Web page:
Very little is known about the potential role of the gut microbiome in the enduring and prevalent conse- quences of chemotherapy on the brain and behavior (e.g., cognitive impairments). The long-term goal for this work is to determine how to manipulate the mechanisms underlying debilitating behavioral sequelae due to cancer treatments for preventative or therapeutic results. This R01 project is our response to NCI Provocative Question #10: How do microbiota affect the response to cancer therapies? The overall objective of this work is to determine the role of gut microbiome-brain interactions in chemotherapy-related cognitive problems. The central hypothesis for this project is that chemotherapy shifts diversity in the gut microbiota, which leads to neuroinflammation and cognitive impairments. Thus, the rationale for this work is that understanding how can- cer treatment alters brain function via the gut microbiome will elucidate novel, more effective, and non-invasive targets of intervention to improve quality of life in this rapidly-growing population.
Four specific aims are pro- posed to test the central hypothesis using both a non-metastatic mouse model of breast cancer and breast cancer patients.
Aim 1 is to determine the role of chemotherapy-induced changes in the gut microbiome on behavior. Using our mouse cancer model, we will study the relationship between learning and memory behav- ior and gut microbial sequence diversity with chemotherapy treatment.
Aim 2 will identify the necessi- ty/sufficiency of changes in the gut microbiome on chemotherapy-induced behaviors. Our approach for this aim is to directly manipulate the gut microbiome in this mouse model through either the use of microbe-free mice or probiotic treatment.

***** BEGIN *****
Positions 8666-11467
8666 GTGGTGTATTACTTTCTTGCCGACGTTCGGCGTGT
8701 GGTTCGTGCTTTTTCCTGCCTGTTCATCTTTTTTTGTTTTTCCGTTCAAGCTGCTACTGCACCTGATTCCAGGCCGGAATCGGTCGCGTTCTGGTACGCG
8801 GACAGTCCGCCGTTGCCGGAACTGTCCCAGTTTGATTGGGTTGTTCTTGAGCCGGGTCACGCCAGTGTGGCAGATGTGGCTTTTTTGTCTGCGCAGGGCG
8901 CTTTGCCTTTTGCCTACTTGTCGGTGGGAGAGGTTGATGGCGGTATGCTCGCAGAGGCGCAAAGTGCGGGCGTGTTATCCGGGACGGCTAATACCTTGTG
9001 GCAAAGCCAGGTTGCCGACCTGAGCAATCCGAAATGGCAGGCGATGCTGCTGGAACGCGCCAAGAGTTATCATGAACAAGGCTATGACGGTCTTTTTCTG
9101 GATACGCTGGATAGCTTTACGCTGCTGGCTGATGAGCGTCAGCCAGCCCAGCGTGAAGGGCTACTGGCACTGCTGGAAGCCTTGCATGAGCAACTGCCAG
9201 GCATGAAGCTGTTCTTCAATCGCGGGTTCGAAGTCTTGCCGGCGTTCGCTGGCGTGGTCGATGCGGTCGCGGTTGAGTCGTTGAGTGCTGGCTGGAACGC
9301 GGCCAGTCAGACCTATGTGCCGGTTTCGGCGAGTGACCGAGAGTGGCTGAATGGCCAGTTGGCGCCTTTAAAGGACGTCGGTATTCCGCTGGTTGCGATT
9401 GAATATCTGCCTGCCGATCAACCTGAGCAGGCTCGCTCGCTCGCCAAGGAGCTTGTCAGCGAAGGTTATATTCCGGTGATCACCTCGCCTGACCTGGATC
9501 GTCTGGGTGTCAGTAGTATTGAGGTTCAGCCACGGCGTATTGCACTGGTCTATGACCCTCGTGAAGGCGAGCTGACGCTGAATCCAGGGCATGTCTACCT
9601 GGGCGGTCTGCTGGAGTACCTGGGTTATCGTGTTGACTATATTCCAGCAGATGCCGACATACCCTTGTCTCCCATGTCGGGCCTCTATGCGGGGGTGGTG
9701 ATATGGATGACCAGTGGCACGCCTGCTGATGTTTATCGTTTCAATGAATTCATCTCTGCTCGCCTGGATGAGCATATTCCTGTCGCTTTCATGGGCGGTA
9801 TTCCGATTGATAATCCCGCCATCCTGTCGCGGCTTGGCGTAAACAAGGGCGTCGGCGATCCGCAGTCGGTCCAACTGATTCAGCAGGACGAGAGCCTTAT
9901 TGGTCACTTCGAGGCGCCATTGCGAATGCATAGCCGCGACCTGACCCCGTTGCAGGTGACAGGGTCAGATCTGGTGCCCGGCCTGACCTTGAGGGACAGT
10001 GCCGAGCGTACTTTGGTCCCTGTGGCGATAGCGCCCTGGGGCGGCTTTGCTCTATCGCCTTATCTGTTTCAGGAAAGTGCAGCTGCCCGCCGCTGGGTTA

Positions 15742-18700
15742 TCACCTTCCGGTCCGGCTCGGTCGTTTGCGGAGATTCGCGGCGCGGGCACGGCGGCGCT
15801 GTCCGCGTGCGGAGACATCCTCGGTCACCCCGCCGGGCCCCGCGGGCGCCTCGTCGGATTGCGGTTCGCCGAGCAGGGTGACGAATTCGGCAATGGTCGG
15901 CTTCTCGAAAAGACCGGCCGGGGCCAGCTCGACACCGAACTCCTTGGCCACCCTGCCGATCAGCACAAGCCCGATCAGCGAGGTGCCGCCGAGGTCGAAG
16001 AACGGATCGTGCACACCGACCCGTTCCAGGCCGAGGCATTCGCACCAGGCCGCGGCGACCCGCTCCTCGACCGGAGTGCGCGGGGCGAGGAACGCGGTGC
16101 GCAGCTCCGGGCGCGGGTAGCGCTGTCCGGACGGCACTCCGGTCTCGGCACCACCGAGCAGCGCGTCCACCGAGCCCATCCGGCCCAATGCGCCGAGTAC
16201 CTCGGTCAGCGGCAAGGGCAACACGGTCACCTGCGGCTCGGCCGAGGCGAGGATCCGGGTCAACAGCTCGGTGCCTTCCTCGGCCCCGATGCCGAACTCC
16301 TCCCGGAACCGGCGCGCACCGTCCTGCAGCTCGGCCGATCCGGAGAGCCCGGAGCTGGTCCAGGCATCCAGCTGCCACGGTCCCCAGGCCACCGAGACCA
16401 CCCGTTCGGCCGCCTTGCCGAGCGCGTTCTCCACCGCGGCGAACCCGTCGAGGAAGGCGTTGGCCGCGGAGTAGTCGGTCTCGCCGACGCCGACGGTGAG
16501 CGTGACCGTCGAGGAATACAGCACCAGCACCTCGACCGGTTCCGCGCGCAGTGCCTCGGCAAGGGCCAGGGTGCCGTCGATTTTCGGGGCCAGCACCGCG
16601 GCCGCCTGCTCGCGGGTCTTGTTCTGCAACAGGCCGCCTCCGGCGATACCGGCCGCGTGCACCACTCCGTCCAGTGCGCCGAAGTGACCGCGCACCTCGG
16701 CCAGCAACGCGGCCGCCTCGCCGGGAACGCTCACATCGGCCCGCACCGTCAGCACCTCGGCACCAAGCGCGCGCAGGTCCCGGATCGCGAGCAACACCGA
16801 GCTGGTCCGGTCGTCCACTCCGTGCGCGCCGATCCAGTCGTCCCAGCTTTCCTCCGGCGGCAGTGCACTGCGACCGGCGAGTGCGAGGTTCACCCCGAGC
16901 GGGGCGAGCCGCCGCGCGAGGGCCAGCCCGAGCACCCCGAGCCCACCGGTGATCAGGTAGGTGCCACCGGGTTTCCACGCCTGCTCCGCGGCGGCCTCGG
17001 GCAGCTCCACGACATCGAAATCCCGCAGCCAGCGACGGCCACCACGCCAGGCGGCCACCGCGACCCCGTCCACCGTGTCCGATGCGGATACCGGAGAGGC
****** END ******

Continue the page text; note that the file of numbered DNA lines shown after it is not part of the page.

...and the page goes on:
Aim 3 is designed to identify the role of the gut microbiome in chemotherapy-induced neu- ral alterations relevant to cognition. Using brain tissue from the prior gut manipulations, cellular and molecular neurobiological approaches will be taken to pinpoint the effects of the gut microbiome on brain pathways that regulate cognition in the context of cancer/chemotherapy. Finally, Aim 4 is an exploratory clinical aim for the translation of this work into a chemotherapy-treated breast cancer population. Here, we will determine the clini- cal longitudinal relationship between the consequences of chemotherapy on the gut microbiome and behavior- al comorbidities. The contribution of this work will be significant because it will launch the discussion of har- nessing gut-brain interactions for the treatment and understanding of behavioral comorbidities common to can- cer and other chronic diseases. The proposed research is innovative because it is an evolved and substantial departure from the existing approaches to the chemobrain problem based on new transformative research on gut-brain communication. Our team and environment at Ohio State University is uniquely positioned to carry out this combined translational and clinical approach for this high-priority and innovative research endeavor. The PI is a New and Early Investigator.
The proposed research is relevant to public health because it directly addresses an NCI Provocative Question by elucidating a potential new area of mechanistic targets of intervention (i.e., the gut microbiome) underlying the negative consequences of chemotherapy on brain function. Consistent with the goals of NCI, the positive impact of this work includes reducing cancer-related co-morbidities, which in turn, reduces hospital costs and improves survivor quality of life.
|Jordan, Kelley R; Loman, Brett R; Bailey, Michael T et al. (2018) Gut microbiota-immune-brain interactions in chemotherapy-associated behavioral comorbidities. Cancer 124:3990-3999|
|Santos, Jessica C; Pyter, Leah M (2018) Neuroimmunology of Behavioral Comorbidities Associated With Cancer and Cancer Treatments. Front Immunol 9:1195|
|Bever, Savannah R; Liu, Xiaoyu; Quan, Ning et al. (2017) Euflammation Attenuates Central and Peripheral Inflammation and Cognitive Consequences of an Immune Challenge after Tumor Development. Neuroimmunomodulation 24:74-86|